When business literally goes to the dogs
Wieden & kennedy Creative Director Mike Folino had a lot of experience with pets in the workplace. As a letter carrier working his way through college, Mr. Folino once was surrounded by a pack of five threatening dogs until the driver of a passing car jumped a curb to scare them away.
So it was with some irony that Mr. Folino took a post at what has to be one of the most dog-friendly agencies in the U.S., TBWA/Chiat/Day, Playa del Rey, Calif. His desk was near the office of dog-lover extraordinaire Lee Clow, a spot where "every dog would stop, and Lee would want to see it."
With every bark bringing something of a flashback, Mr. Folino realized, "I have a very different perspective of dogs than most people."
Indeed, employers-as many as one in five according to surveys-are welcoming Sparkles, Ajax, Bear, Goofy and Big Papa into the office.
Deutsch, which shares Manhattan space with Google, is welcoming pets, though getting them to big metro offices may be difficult. David Frei, director-communications for the Westminster Kennel Club, said pets are banned in subways, and cabbies pass by prospective canine riders. His tip: "If a cabbie doesn't see the dog right away, you can open the door and throw the dog in."
Some data suggest pets' presence creates a more productive environment, decreases absence, maybe even encourages working longer hours because the employees don't have to rush home to walk pets.
"They're a soothing force," providing "loving interaction" among employees, Mr. Clow said.
Harold Sogard, vice chairman-partner at Goodby, Silverstein & Partners, San Francisco, said the half- dozen or so dogs at the agency on any given day add "a dose of humanity to the place."
But it's more complicated than that to many who view pets as a drain on productivity or worse. Butler, Shine, Stern & Partners, Sausalito, Calif., has long allowed dogs in the workplace but has been told when it lost one or two pitches that dogs were at least in part at fault. "They have come up as a deal killer in some situations," said Edward Cotton, account planning director.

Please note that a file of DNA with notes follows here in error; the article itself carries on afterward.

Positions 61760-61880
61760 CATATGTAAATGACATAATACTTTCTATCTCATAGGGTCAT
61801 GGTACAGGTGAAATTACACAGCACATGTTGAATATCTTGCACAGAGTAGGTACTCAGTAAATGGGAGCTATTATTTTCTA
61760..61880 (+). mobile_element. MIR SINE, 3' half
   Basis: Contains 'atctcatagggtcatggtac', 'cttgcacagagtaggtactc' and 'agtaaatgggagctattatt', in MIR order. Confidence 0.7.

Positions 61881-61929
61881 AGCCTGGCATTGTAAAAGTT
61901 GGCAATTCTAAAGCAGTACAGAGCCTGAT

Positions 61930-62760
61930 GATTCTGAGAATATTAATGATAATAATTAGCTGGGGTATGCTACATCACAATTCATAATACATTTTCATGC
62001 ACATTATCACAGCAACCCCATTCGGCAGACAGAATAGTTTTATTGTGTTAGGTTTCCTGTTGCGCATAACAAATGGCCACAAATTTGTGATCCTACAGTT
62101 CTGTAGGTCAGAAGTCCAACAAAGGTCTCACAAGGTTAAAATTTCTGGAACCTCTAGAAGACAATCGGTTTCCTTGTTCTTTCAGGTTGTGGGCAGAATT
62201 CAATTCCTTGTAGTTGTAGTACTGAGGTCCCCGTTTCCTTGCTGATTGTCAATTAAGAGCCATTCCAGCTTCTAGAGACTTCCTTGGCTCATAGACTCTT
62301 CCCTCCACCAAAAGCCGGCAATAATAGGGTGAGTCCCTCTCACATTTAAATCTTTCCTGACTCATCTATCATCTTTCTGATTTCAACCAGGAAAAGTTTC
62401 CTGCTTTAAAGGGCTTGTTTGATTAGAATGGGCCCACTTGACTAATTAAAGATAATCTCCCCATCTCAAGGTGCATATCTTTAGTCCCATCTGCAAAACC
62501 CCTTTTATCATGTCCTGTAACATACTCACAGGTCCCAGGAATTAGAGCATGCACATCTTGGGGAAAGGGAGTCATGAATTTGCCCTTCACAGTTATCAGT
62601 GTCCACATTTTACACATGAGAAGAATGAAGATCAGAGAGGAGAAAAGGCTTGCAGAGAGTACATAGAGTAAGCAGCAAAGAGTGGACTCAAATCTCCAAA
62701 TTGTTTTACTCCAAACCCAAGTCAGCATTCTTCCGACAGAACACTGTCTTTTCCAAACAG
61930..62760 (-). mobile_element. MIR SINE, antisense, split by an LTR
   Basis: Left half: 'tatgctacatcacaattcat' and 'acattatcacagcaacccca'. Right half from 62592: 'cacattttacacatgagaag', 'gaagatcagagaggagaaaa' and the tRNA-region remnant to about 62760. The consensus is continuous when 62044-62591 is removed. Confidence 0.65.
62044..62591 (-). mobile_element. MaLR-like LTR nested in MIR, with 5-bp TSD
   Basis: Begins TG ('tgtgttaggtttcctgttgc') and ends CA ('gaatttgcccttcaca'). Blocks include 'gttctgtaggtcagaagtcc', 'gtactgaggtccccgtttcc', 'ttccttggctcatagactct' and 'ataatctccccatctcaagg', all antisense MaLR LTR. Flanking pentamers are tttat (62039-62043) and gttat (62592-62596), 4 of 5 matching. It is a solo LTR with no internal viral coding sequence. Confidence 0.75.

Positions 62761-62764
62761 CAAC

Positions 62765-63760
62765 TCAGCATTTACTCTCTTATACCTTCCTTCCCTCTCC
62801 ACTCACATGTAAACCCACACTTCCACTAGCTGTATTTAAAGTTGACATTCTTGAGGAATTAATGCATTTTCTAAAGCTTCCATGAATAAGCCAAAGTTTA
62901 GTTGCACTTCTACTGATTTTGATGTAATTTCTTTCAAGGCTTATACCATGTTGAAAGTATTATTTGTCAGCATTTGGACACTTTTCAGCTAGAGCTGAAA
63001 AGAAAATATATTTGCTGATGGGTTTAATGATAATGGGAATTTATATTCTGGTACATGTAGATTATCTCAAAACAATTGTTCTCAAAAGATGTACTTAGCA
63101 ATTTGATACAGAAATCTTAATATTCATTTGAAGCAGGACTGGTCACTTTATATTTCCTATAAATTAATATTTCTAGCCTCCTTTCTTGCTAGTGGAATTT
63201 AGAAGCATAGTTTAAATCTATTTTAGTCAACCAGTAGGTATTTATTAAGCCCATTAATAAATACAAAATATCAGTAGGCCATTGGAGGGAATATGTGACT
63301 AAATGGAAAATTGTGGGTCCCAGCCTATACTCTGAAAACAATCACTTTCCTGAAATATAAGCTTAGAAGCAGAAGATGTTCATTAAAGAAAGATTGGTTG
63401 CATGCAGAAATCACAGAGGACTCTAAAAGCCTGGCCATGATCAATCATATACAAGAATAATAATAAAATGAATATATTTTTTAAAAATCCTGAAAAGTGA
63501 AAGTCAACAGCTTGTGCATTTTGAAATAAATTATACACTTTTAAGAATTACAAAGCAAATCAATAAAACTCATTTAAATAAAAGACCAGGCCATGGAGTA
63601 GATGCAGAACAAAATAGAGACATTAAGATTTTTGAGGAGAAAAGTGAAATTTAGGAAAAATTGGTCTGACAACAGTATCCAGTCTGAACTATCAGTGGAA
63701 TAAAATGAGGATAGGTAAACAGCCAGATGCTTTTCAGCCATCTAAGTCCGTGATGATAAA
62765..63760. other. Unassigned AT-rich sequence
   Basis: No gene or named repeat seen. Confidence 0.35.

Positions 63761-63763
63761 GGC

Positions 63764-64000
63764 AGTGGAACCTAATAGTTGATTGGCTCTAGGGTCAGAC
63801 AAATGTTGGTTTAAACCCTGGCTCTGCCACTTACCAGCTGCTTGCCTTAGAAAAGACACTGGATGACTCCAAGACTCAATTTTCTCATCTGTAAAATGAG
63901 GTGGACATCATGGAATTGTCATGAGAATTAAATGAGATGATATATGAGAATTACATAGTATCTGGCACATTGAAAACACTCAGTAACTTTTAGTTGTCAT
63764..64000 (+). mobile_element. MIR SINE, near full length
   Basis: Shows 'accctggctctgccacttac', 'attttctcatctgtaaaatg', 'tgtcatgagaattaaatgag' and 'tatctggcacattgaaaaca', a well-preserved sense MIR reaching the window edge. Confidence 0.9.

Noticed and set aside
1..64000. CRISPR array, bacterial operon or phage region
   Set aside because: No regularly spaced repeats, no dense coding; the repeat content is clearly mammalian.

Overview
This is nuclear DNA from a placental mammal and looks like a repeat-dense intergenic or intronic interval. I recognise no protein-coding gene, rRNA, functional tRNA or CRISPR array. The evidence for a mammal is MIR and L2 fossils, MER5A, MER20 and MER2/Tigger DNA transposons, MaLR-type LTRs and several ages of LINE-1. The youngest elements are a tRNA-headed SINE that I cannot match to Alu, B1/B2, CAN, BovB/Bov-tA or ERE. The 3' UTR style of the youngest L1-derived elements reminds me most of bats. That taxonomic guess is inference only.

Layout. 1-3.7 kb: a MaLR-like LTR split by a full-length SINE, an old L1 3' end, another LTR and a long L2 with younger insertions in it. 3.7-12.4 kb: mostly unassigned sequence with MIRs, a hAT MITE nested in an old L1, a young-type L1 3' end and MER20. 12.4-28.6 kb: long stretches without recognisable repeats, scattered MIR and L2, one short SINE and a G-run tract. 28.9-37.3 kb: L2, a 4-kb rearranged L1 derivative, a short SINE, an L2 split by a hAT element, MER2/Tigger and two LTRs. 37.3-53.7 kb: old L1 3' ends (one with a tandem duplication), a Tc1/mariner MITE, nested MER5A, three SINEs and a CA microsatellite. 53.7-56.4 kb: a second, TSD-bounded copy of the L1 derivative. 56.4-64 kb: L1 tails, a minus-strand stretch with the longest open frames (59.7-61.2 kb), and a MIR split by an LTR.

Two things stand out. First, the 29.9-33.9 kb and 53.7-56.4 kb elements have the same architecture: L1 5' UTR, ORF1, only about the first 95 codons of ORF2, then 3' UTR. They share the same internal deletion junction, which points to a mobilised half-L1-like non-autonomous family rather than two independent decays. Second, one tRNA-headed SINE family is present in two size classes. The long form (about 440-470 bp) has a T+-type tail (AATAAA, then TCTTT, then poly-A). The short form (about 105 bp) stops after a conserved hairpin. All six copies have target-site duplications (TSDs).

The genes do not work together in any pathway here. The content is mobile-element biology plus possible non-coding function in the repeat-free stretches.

While pets have never come up as an issue, Catherine Bension, CEO at consultancy Select Resources International, noted: "If [the agencies are] smart about it, they will keep them out of the way."
Not just the pets, but their droppings, as Matt Ross, president, McCann Worldgroup, San Francisco, learned the hard way when a client actually stepped in some.
Many offices allowing pets have stringent guidelines. TBWA/Chiat/ Day's Petiquette policy includes a map of where dogs can't be walked, and Goodby Silverstein-where founder Rich Silverstein doesn't "particularly like dogs running through the office"-requires employees bringing pets into the workplace to put down a $150 deposit for clean-ups.
At Clif Bar, office manager Mary Kate Cunniff, who keeps her dog Toby in her cubicle, said she simply keeps a bottle of a Nature's Miracle cleaner at her desk.
Most office rules require Fido to be leashed close to a desk. But at the downtown Denver headquarters of Chipotle Mexican Grill, some dogs have learned to use the elevators in search of employees they know have treats, said Jim Adams, marketing director.
Even pets with bad behavior can earn a second chance. At TBWA/Chiat/Day, expulsion is the penalty for biting and too much barking. However, Mr. Clow has been known to take the pets' side, undoing dog banishments now and again, saying it's the result of poor training. "I don't think people raise kids very well either," he added. Case in point: One office puppy, Big Papa, a French bulldog owned by Creative Director Eric Grunbaum, was banished after biting a worker.
But the dog "had friends in high places," specifically Mr. Clow, said Mr. Grunbaum. After time with a trainer, Big Papa had his record expunged.
The presence of a dog also underscores everyday workplace dynamics. A dog that barks or even cowers and looks fearful is "going to affect your relationship with your colleagues," said Stephanie LaFarge, senior director of the counseling department at the ASPCA.
As for Mr. Folino, he said he doesn't really hate dogs and in fact is considering getting one for his children this holiday. Mr. Clow, by the way, did not recall Mr. Folino's problems with dogs, calling him "just another odd creative guy." Then Mr. Clow asked, "Is that why he left?"
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